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Design depends largely on constraints.” — Charles Eames

Monday, 19 April 2004

Asynchrony: There Is No Spoon

Filed under: Protocol Design Web Web Services

One of the things that people find compelling about Web services is its promise of asynchrony. “HTTP is only request/response, and therefore synchronous; it’s terrible for long-lived business processes, where the server needs to contact the client at some arbitrary time in the future” they say.

A single HTTP request/response is indeed synchronous, so that that level this argument holds. In the common case, one party (the server) can’t send messages to the other (the client) without receiving a corresponding request. However, there are a couple of easy ways to work around this.

The simplest is polling the server; just keep on GETting the URI. This is how RSS works, for example; the client knows (through application, or really format-specifc semantics) to check on the server for an update every so often. This has the nice property of not requiring the server to know the client’s address, or even be able to connect to it; the client takes care of that. On the down side, it isn’t immediate; unless the client polls continuously (consuming considerable resources), it won’t know of an update for a little while. Still, in many situations where instantaneous messaging isn’t necessary, polling is good enough.

Another technique is for the server and client to conspire to hold the underlying TCP connection open as long as possible, so that the server can send the response when it’s ready to. KnowNow and mod_pubsub take this approach; while it consumes some resources on both sides, it scales reasonably well, thanks to techniques like event looping (which allows tens of thousands of concurrent TCP connections to be held open indefinitely, with practically no overhead). It also has the benefits that we saw with polling, regarding the server not needing to have explicit addressing information about the client. This is a good intermediate approach.

A final approach would be to give the client its own explicit address (http://me.example.org/), modelling it as a resource as well. In effect, it becomes both a server and client at the same time. This pushes asynchrony to the application itself, by surfacing the different parties as different resources; this gives a lot of flexibility and power to application designers, but requires the client to be reachable by the server; a difficult task when it’s mobile or behind a firewall. An example of this approach can be seen in my WARM proposal to the now-defunct WEBI IETF Working Group.

You Say Asynchronous, I Say Pattern of Use

The point here is that calling a wire protocol “synchronous” is misleading. As we see above, you achieve asynchrony by interacting in a particular pattern; which is determined more by your application design and the abstractions provided by your tools than it is by the wire protocols you use.

Put another way, every wire protocol needs to identify the recipient of a message; the only difference is how your tools present this choice to you. Polling or keeping a connection open hides it in the details of TCP; minting a new resource pushes it into the architecture of your application. The choice is one of abstraction; remember that while they’re layered in nice stacks in our heads and (sometimes) our software, on the wire all of this information is jumbled up together.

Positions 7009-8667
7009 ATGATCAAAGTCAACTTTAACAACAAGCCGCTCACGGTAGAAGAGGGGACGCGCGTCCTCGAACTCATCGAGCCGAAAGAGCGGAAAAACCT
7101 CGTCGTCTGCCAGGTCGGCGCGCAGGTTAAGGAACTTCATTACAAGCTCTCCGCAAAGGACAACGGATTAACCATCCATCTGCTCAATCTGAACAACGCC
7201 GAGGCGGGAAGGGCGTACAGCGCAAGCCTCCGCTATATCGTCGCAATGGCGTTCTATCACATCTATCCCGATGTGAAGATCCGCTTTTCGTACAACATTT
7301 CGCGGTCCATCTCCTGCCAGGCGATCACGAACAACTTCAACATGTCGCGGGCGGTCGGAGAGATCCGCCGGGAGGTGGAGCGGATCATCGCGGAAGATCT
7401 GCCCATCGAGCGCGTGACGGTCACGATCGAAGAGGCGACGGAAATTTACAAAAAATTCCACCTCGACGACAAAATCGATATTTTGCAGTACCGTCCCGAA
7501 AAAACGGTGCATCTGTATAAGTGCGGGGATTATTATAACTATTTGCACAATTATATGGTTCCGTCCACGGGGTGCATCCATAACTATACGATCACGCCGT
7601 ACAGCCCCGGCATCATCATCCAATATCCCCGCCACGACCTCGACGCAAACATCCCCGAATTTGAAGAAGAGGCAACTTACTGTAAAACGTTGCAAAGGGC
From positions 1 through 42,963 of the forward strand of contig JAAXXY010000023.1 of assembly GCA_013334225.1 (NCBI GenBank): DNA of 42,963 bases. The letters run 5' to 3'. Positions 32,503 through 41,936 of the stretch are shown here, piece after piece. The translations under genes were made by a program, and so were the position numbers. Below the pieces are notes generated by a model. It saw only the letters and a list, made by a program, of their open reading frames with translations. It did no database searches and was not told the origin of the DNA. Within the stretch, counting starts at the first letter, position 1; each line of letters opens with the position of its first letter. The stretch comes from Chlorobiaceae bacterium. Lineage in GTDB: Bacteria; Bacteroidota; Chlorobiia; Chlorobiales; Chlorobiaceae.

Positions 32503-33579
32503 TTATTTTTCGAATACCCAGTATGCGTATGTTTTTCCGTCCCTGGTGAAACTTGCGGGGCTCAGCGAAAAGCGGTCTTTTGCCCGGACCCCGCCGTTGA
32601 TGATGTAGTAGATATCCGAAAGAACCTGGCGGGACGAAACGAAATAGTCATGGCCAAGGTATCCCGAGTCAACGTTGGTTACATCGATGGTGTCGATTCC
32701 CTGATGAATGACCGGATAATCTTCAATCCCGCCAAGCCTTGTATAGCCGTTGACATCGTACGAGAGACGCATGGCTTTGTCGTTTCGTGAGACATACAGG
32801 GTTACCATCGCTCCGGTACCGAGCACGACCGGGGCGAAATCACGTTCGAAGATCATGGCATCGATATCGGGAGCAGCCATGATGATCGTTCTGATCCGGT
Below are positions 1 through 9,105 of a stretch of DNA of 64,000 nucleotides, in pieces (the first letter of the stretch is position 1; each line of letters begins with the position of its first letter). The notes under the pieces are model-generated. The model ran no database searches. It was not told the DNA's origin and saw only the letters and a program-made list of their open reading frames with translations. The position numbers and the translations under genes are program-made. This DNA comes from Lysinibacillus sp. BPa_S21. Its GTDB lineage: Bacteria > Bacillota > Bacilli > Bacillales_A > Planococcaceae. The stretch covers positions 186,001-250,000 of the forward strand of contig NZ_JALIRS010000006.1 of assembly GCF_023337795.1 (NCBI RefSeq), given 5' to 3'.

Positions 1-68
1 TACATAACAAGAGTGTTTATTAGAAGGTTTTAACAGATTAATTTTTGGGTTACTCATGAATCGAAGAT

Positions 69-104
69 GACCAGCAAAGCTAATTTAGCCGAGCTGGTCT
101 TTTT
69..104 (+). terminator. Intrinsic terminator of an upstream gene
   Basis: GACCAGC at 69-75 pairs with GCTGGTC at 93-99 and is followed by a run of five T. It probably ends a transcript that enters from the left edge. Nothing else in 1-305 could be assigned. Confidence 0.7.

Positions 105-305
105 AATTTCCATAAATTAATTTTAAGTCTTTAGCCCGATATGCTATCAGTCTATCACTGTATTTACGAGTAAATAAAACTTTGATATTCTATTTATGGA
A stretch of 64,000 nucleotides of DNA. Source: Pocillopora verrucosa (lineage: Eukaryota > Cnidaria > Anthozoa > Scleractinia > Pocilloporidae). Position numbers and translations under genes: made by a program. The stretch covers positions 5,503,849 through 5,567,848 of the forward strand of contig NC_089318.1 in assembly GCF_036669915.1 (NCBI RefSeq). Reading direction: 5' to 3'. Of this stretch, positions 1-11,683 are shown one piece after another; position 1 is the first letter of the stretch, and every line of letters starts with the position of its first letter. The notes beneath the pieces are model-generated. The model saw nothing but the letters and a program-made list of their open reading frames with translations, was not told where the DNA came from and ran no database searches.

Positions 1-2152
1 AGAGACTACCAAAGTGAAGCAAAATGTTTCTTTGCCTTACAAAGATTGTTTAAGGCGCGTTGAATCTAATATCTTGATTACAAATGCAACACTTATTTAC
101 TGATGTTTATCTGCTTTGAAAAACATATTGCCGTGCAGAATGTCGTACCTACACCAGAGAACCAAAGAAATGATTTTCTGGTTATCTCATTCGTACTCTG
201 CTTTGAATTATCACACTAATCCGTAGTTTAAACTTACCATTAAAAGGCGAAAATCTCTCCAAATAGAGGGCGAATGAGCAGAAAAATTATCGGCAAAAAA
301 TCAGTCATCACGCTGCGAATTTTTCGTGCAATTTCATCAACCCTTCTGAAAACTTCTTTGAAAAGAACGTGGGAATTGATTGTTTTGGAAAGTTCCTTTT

Indeed, most “asynchronous messaging protocols” actually break down into smaller, synchronous interactions; SMTP is commonly thought of as asynchronous, but is actually very synchronous “on the wire.” Furthermore, most e-mail is read through a polling interface (POP or IMAP). All of this synchronous behaviour is abstracted out to a one-way message, as far as users are concerned, but that’s only because their software has chosen to hide this from them (mostly; how many times do you click “get new mail” in a day?).

Choosing The Right Abstraction

The Web services stack is creating such an abstraction on top of HTTP, by defining patterns of use that allow you to achieve asynchrony, reliability and other features. As I’ve said before, HTTP can already provide reliability and high performance, and as we see here, asynchrony. What are the differences between SOAP and HTTP, then?

The obvious difference is the abstraction presented, and where the functionality is provided in relation to it. Web Services pushes things like reliability and asynchrony down into the details of the protocol, so that the developer can flip a switch and have these features; the abstract shape of the service (i.e., the portType) doesn’t change.

The abstraction that HTTP provides, on the other hand, requires the application to be architected to exhibit “real” asynchrony; you have to model it as an update of state to a separate resource. The same is true if you want to enable reliability.

Here’s the paradox; Web services (as most people see it) provides a simple messaging abstraction, and provides a lot of “built-in” functionality of the switch-throwing variety. After all, WSDL has more layers of abstraction than you can throw a stick at, and each one can hide more than the last. On the other hand, HTTP* requires the developer to take more responsibility in their application design, but in doing so, also gives a higher-level, and potentially more useful, abstraction to work with; stateful resources.

Which is better? It depends on what you’re looking for. Maybe I’ve just got a hammer, but it seems to me that one of the impediments to people constructing HTTP applications in patterns like this is the lack of a good way to describe them and attach metadata to them.


1 Comment

Mike D said:

Well put Mark. Must read that ‘WARM’ stuff - could be relevant at work.

Saturday, May 1 2004 at 12:36 PM

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